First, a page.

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7 Best Hip Impingement Exercises And Movements To Avoid

Exercises for Hip Impingement can relieve pain.

You’re probably here because you’re wondering: Why has my hip suddenly started hurting? You may have gone down the Google rabbit hole of research–or maybe you went straight to your doctor. 

Either way: you’re convinced that hip impingement is the culprit–causing you all that pain. 

Maybe you got off your bike and unexpectedly felt a sharp pain in your hip! 

Maybe it happened to you after a round of intense pickleball. 

Or maybe you were just sitting and working at your laptop–and a crippling hip pain stunned you when you tried to get up. 

However it happened for you: you’re in a pickle. Because you can’t just live with this hip pain. Something’s gotta give, and it can’t be your quality of life. 

The good news is: there are plenty of hip impingement stretches and hip impingement exercises out there to help provide quick relief for your hip impingement pain! Today, we’ll cover the best hip impingement exercises and stretches to get you fast relief from that hip impingement pain! 

Along the way, I’ll also recommend one of my favorite tools for at-home hip pain relief. 

What is Hip Impingement? 

Let’s start with the basics. What is hip impingement? And how do you know if you have one?

Your hips are pretty active if you think about it. Any time you walk, run, kick a ball, bend down–your hips get involved. And with all that movement, our bodies are designed to provide hips with a built-in cushion for what should be a painless motion! 

It helps to think of the hip as a ball and socket joint. The “ball” is actually the top of your femur–called the femur head. This bone forms into a round shape right as it meets the “socket” portion of your hip. 

The “socket” is an indented, concave structure at the bottom of your pelvis called the acetabulum, and to assist with the motion of this ball and socket, the acetabulum is lined with a cushion of cartilage–called the labrum. 

Genius, right? Except when things go wrong. 

Enter the scene: hip impingement.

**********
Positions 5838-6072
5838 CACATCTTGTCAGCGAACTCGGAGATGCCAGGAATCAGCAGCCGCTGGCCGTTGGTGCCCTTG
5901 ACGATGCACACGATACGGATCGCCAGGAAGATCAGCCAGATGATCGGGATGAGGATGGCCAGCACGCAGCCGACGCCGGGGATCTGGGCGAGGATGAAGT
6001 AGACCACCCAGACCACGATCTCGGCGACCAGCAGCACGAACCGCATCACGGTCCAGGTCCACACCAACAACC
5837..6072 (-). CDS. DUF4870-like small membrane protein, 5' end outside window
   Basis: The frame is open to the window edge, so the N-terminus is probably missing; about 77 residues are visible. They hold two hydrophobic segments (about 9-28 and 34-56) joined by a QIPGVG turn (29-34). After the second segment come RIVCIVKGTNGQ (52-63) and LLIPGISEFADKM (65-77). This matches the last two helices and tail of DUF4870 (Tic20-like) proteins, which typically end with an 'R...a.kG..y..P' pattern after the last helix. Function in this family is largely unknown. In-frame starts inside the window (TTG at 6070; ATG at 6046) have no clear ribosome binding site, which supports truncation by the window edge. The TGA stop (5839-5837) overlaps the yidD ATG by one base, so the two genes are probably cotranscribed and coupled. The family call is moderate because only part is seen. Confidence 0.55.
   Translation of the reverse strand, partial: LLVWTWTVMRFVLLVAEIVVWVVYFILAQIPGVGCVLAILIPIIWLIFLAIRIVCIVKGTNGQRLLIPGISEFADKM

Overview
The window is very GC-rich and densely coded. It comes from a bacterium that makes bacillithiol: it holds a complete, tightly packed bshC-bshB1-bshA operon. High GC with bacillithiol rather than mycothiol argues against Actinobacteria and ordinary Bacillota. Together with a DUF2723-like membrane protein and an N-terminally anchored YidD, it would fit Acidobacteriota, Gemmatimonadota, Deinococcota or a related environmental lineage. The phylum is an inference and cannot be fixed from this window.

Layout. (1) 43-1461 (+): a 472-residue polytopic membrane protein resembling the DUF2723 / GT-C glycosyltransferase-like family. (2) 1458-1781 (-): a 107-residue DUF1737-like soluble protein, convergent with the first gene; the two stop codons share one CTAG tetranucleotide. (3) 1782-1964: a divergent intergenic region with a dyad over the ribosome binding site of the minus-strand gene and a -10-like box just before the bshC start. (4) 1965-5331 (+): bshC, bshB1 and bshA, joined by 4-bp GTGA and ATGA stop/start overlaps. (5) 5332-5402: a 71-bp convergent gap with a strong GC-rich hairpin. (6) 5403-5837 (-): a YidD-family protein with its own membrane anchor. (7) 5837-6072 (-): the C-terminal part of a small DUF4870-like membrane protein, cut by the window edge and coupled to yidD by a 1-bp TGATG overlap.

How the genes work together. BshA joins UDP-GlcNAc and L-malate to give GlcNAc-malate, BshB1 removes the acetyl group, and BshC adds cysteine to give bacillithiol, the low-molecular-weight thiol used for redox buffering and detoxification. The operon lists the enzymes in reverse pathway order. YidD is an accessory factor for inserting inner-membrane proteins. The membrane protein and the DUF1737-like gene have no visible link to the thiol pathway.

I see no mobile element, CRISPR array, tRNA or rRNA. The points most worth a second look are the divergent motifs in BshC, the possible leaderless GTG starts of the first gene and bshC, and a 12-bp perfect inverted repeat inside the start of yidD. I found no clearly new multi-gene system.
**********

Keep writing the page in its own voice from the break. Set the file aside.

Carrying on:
A hip impingement–or femoroacetabular impingement (FAI as the experts call it) happens when there is a bony overgrowth in the hip joint that causes irregular contact between the ball and socket. 

Obviously, when this happens: the effect is less than pleasant. When the ball and socket of the hip joint don’t fit together just right–you end up getting extra wear and tear on your hip joint–and the result is extremely painful. 

3 Types of Hip Impingement

Cam Impingement (Femur Issues): A cam impingement happens when the “ball” or femur head doesn’t fit perfectly into the hip socket due to an irregular shape–basically: it’s not round enough. This eventually leads to a bump–or cam lesion–that grinds on your labrum.

Pincer Impingement (Pelvis Issues): On the other hand, a pincer impingement is an issue with the “socket” or the pelvis end. The term used here is “overcoverage,” and this means that the acetabulum is a bit too committed to its job, and it overextends over the femoral head–causing the labrum to get pinched. 

Mixed Impingement: Unfortunately, one is not enough for some people–and in some cases, a combination of both cam and pincer impingements combine to create mixed impingement. 

Symptoms: What Does Hip Impingement Feel Like?

Hip Impingement exercises and hip impingement stretches relieve pain.

Hip pain from hip impingement happens when the labrum gets damaged from the irregular fit of the hip joint. This friction causes pain ranging from a sharp jolt to a dull ache, and most people experience: 

- Hip pain

- Groin pain 

- Thigh pain

- Stiffness 

- Decreased range of motion

- Painful clicking, popping, or snapping of the hip joint

- Pain with activity: climbing stairs, getting in and out of a car, athletic activity

- Pain with inactivity: sitting too long

How Do I Know If I Have Hip Impingement?

The best way to confirm that you have hip impingement is to go to your doctor. Diagnosis will most likely involve X-Rays or MRIs to confirm the impingement as well as what type of hip impingement is causing you pain.


Causes: What Causes Hip Impingement?